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Wednesday
Oct312012

Ranking the defense industry’s anti-corruption policies and systems

A few weeks ago, Transparency International UK’s (“TI-UK”) International Defence and Security Programme published the 2012 “Defence Companies Anti-Corruption Index.”

The index provides an in-depth look at the ethics and compliance programs of 129 of the world’s biggest defense contractors.  Most of the companies included in the study are ranked as the top 100 defense companies in the world. In addition, to ensure a “truly global range of companies,” the study also included companies from other countries (not represented in the top 100) with actual or estimated revenue of at least $100 million.

The index looks at what these particular contractors are doing to prevent corruption—it is not a ranking based on perceived levels of corruption. It is, as TI-UK explains, “an analysis of what the 129 biggest defence companies around the world do and fail to do to prevent corruption.”

I spoke to Mark Pyman, the Program Director of the TI-UK International Defence and Security Programme, who said that biggest takeaway from the study is that two-thirds of the world’s biggest defense companies do not provide enough public evidence about how they combat corruption. He hopes that the index will help raise defense industry standards with regard to their ethics and compliance programs.   

The study ranked companies based on their responses to 34 questions designed to asses the companies’ ethics and anti-corruption programs. The companies were then “placed into one of six bands, from A to F, based on their scores.” The 34 questions cover what TI-UK regards as the basic pillars of an anti-corruption program: 1) Leadership, governance, and organization; (2) Risk assessment; (3) Company codes and policies; (4) Training; and (5) Personnel Helplines.

In addition to these factors, the study also stressed the importance of transparency into the companies’ anti-corruption systems. Companies were ranked once based on the amount of “readily available public information to assess companies against the 34 questions,” and a second time based on additional internal information that 34 of the 129 companies provided to TI-UK. This additional information provided insight into the anti-corruption programs that these 34 companies actually have in place—not just what they disclose publicly. Thus, for example, while companies like Bechtel, Boeing, Lockheed Martin, and Raytheon were ranked in band “C” based on publicly disclosed information, they moved to band “A” after sharing internal information about their anti-corruption systems and practices.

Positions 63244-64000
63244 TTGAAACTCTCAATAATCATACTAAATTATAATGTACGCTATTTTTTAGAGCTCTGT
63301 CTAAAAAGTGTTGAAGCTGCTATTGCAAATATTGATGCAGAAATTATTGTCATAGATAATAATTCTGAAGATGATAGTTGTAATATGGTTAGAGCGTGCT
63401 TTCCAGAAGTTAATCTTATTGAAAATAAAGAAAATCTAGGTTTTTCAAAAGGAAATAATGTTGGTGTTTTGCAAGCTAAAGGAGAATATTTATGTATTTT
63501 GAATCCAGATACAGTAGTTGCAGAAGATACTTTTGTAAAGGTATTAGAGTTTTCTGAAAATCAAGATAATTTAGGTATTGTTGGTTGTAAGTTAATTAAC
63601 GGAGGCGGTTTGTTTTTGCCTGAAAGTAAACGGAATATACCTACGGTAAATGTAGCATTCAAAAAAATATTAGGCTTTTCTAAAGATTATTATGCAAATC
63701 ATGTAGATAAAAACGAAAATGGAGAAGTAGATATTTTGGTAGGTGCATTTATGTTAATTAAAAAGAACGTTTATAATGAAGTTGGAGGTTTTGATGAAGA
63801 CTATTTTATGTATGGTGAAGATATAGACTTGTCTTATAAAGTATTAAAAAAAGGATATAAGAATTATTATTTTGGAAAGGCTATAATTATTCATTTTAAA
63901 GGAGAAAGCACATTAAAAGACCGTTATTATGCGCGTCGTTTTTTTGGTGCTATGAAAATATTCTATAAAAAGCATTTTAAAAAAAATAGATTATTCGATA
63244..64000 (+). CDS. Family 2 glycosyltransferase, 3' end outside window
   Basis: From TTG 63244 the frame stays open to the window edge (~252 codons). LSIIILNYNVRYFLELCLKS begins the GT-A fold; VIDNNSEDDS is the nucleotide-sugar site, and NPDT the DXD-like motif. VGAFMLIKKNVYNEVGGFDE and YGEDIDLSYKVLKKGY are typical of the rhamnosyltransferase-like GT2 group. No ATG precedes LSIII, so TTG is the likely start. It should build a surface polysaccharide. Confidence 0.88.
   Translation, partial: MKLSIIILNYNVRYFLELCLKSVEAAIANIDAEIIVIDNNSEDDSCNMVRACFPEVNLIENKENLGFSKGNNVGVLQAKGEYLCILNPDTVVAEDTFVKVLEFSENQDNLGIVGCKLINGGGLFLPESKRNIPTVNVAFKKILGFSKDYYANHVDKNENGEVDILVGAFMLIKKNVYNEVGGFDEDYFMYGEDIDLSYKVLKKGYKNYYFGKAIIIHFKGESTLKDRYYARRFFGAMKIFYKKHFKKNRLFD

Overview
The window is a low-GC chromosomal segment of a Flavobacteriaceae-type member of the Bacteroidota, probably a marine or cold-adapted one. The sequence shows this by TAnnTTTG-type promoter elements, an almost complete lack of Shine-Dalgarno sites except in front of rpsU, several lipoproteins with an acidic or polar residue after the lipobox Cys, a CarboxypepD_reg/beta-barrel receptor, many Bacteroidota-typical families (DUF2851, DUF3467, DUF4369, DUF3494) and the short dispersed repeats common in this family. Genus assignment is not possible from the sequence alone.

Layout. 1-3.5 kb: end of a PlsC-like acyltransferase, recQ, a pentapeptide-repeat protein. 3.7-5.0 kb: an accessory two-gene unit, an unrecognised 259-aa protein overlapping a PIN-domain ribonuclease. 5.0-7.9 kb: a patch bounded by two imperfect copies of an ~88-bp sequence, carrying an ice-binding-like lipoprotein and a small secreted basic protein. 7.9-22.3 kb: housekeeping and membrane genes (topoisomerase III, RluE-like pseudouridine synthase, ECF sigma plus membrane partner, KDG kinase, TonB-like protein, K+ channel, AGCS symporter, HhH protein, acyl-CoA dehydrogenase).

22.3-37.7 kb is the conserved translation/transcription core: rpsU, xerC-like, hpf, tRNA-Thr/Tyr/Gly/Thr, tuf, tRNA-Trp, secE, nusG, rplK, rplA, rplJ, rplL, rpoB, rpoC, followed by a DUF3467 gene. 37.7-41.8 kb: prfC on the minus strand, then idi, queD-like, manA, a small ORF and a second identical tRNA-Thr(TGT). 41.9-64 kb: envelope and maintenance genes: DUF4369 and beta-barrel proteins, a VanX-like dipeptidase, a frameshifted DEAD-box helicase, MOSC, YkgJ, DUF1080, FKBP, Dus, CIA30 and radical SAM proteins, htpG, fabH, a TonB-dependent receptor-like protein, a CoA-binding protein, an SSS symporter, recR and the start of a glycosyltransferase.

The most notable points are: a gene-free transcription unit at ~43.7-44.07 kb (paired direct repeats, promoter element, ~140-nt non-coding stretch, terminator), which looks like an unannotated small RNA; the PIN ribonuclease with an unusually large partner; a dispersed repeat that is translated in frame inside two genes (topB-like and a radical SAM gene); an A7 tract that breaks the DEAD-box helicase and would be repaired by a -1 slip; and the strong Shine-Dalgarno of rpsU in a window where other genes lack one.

While TI-UK believes that information relating to a company’s anti-corruption policies and procedures should be made publicly available “as a matter of good practice and public accountability,” many companies do not provide this information publicly (or chose not to share it separately with TI-UK) because, among other reasons, they have concerns regarding the protection of their confidential information. 

In addition to the rankings, Pyman also highlighted an exciting feature of the study: a collection of examples of good practices from the study’s participants. Not only does this resource serve as important benchmarking tool, it also provides detailed information that will enable other companies to “improve their ethics and anti-corruption compliance systems.” Pyman also indicated that the next index will be published in approximately 2 years. It will be interesting to see if there are any changes in the company rankings and whether the index has influenced changes in the defense industry that TI-UK advocates—increased transparency and improved anti-corruption systems.

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Jessica Tillipman is a senior editor of the FCPA Blog. 

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